As part of its Great Performers series, the San Francisco Symphony welcomes back to Davies Symphony Hall the St Petersburg Philharmonic Orchestra with Artistic Director and Principal Conductor Yuri Temirkanov. Maestro Temirkanov leads the Orchestra in two programs – the first featuring selections from Prokofiev’s Romeo and Juliet, and his Violin Concerto No 2 – with Japanese violinist Sayaka Shoji – and Ravel’s Daphnis and Chloe Suite No 2. The second program opens with Brahms’ Piano Concerto No 1 – with guest artist Garrick Ohlsson – followed by the Shostakovich Symphony No 5.
In 1999, Sayaka Shoji was the first Japanese, and youngest ever winner of the Paganini Competition. According to Gramophone magazine, Sayaka Shoji “isn’t merely a superb technician, she’s a deeply engaging performer. Her richly resonant, spirited sound is impressive and so, too, is the poetic delicacy of her phrasing.” The New York Times refers to her “impressive poise, [and] refined technique”, and The Sunday Times writes of her “Passionate, free, almost improvisatory virtuosity of the highest order”.
Ms Shoji regularly performs with conductors as illustrious as Vladimir Ashkenazy, Charles Dutoit, Mariss Jansons, Zubin Mehta, Semyon Bychkov, Paavo Järvi, Myung-Whun Chung, Sir Antonio Pappano and Yannick Nézet-Séguin, and she also appears in recital and as a chamber musician with artists such as Joshua Bell, Vadim Repin, Itamar Golan, Steven Isserlis and Lang Lang. Highlights of this current season include Ms Shoji’s debut with the Singapore Symphony Orchestra, and appearances with Osmo Vänskä and l’Orchestre Philharmonique de Radio France, the Tokyo Metropolitan Symphony Orchestra and the Seoul Philharmonic Orchestra.
In addition to Garrick Ohlsson’s reputation as one of the world’s leading exponents of the music of Chopin – he won the Gold Medal in the 1970 International Chopin Competition in Warsaw, the only American to have achieved this – he commands a wide repertoire of works for the piano. This season sees Mr Ohlsson performing works by Rachmaninoff (Piano Concertos Nos 3 and 4), Brahms (Nos 1 and 2), and works by Beethoven, Mozart, Grieg and Copland, appearing in Philadelphia, Atlanta, Detroit, Dallas, Miami, Toronto, Vancouver, San Francisco, Liverpool and Madrid. The Philadelphia Inquirer referred to him as “an elegant guest with the Philadelphia Orchestra”, adding that he “made a marvelous Mozartian”.
Mr Ohlsson is also a frequent and enthusiastic recitalist, having appeared with ensembles such as the Takacs, Cleveland, Emerson and Tokyo string quartets, and is a founding member – with violinist Jorja Fleezanis and cellist Michael Grebanier – of the San Francisco-based FOG Trio.
The St Petersburg Philharmonic, described by The Washington Post as “the national treasure of Russia”, and by Le Figaro as “the crowning glory of Russian culture”, is the leading orchestra of the St Petersburg Philharmonia which was founded in 1882 following a decree by Alexander III. Initially known as the Court Choir of St Petersburg, the orchestra became known as the Court Orchestra at the beginning of the 20th Century, was renamed the State Philharmonic Orchestra of Petrograd in 1917, and the Leningrad Philharmonic Orchestra in the mid-1920s. It wasn’t until 1991 that the ensemble took the name of the St Petersburg Philharmonic Orchestra.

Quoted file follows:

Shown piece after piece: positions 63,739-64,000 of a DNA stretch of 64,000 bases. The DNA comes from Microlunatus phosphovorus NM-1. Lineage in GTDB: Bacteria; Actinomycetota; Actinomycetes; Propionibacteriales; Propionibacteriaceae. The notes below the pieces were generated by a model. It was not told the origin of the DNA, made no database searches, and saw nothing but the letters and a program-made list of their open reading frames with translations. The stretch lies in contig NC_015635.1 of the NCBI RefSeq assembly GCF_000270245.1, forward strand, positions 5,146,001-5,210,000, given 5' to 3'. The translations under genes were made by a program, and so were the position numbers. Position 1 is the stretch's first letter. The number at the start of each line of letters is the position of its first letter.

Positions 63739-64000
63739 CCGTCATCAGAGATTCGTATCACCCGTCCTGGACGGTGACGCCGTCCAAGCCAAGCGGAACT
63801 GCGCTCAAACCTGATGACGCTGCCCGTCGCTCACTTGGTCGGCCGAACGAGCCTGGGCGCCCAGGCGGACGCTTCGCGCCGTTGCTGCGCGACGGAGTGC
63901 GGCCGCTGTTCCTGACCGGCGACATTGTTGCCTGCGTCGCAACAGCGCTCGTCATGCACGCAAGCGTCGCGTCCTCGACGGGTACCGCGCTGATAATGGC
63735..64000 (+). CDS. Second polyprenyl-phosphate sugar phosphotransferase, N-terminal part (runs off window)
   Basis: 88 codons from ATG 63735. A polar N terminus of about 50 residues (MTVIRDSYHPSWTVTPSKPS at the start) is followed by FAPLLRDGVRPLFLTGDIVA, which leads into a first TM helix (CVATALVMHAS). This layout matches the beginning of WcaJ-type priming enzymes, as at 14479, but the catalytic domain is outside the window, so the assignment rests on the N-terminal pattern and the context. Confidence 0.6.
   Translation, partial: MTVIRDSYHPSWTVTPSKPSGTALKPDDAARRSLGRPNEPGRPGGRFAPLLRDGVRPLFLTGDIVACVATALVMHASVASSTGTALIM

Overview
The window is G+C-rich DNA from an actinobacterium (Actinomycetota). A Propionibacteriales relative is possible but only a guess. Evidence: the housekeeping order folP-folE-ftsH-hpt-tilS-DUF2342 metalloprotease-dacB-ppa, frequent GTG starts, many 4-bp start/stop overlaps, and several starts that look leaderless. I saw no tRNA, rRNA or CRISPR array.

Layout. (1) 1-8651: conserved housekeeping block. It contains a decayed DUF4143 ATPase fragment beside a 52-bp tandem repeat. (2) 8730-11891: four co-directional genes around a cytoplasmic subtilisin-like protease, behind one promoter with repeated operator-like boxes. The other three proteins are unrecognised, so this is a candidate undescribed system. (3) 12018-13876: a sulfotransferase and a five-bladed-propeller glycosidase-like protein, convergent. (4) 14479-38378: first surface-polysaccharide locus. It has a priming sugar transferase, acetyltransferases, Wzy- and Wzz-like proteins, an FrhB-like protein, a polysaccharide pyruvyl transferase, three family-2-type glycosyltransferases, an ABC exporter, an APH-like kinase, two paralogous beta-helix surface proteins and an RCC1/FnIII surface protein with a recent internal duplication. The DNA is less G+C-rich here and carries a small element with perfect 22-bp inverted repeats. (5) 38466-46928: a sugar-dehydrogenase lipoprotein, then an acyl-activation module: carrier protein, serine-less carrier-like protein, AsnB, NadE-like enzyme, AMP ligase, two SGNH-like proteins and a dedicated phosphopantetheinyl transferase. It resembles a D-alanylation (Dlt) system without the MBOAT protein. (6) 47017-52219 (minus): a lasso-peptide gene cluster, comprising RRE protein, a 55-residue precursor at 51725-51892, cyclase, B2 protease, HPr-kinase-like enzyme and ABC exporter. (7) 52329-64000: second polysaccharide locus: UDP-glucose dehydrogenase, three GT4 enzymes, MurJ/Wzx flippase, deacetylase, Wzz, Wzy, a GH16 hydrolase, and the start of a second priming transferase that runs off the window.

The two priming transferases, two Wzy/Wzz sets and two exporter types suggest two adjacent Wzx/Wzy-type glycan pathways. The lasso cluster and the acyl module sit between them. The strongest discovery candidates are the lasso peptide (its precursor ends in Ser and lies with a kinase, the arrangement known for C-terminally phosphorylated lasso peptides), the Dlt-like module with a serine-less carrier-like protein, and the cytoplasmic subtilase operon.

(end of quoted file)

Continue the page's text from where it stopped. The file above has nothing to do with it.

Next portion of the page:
During the 2015-16 season, the Orchestra, under Maestro Temirkanov, toured widely, appearing in concert halls which included La Scala, Milan, the Accademia Nazionale di Santa Cecilia in Rome, London’s Royal Albert Hall, the Théâtre des Champs Elysees in Paris, Madrid’s Auditorio Nacional de Música, Jurmala’s Dzintari Concert Hall, Tokyo’s Suntory Hall and the Beijing Concert Hall in the Forbidden City, where the musicians performed as part of the the project Day of Russia in the World. This season sees Yuri Temirkanov and the St Petersburg Philharmonic performing in France, Switzerland, the Netherlands, the United Kingdom, Spain and the USA, with the honor of appearing at the Gala Opening of the VIII Mstislav Rostropovich International Festival, at the Grand Hall of the Moscow Conservatoire, on March 27.
Yuri Temirkanov took up the role of Artistic Director and Principal Conductor in 1988, following the 50-year tenure of Evgeny Mravinsky who had led the Orchestra from 1938. Maestro Temirkanov’s name is associated with the beginning of the revival of the Mariinsky (formerly the Kirov) Theatre, serving as Artistic Director and Principal Conductor from 1976-1988. He was Chief Guest Conductor of the London Philharmonic Orchestra between 1979 and 1998, and also Principal Conductor from 1992 to 1998. He served as Chief Guest Conductor of the Dresden Philharmonic Orchestra (1992-1997), as Chief Guest Conductor of the Danish Radio Symphony Orchestra (1998-2008), and led the Baltimore Symphony Orchestra from 2000- 2006.
Maestro Temirkanov – recipient of over 33 honors and awards – is also currently Music Director of Teatro Regio di Parma, Music Director Emeritus of the Baltimore Symphony Orchestra, and Honorary Conductor of the Accademia Nazionale di Santa Cecilia. Le Monde has compared his conducting to “a magical immersion into a world that would have been lost to us, if not for the great conductor, one of the last giants of the last century”.
Yuri Temirkanov leads the St Petersburg Philharmonic Orchestra in a performance of works by Prokofiev and Ravel – with guest soloist Sayaka Shoji – at Davies Symphony Hall on Sunday, March 19. For more information and tickets, visit the San Francisco Symphony website.
On Monday, March 20, the St Petersburg Philharmonic and Maestro Temirkanov present a program of works by Brahms and Shostakovich – guest artist Garrick Ohlsson – at Davies Symphony Hall. More information can be found on the San Francisco Symphony website.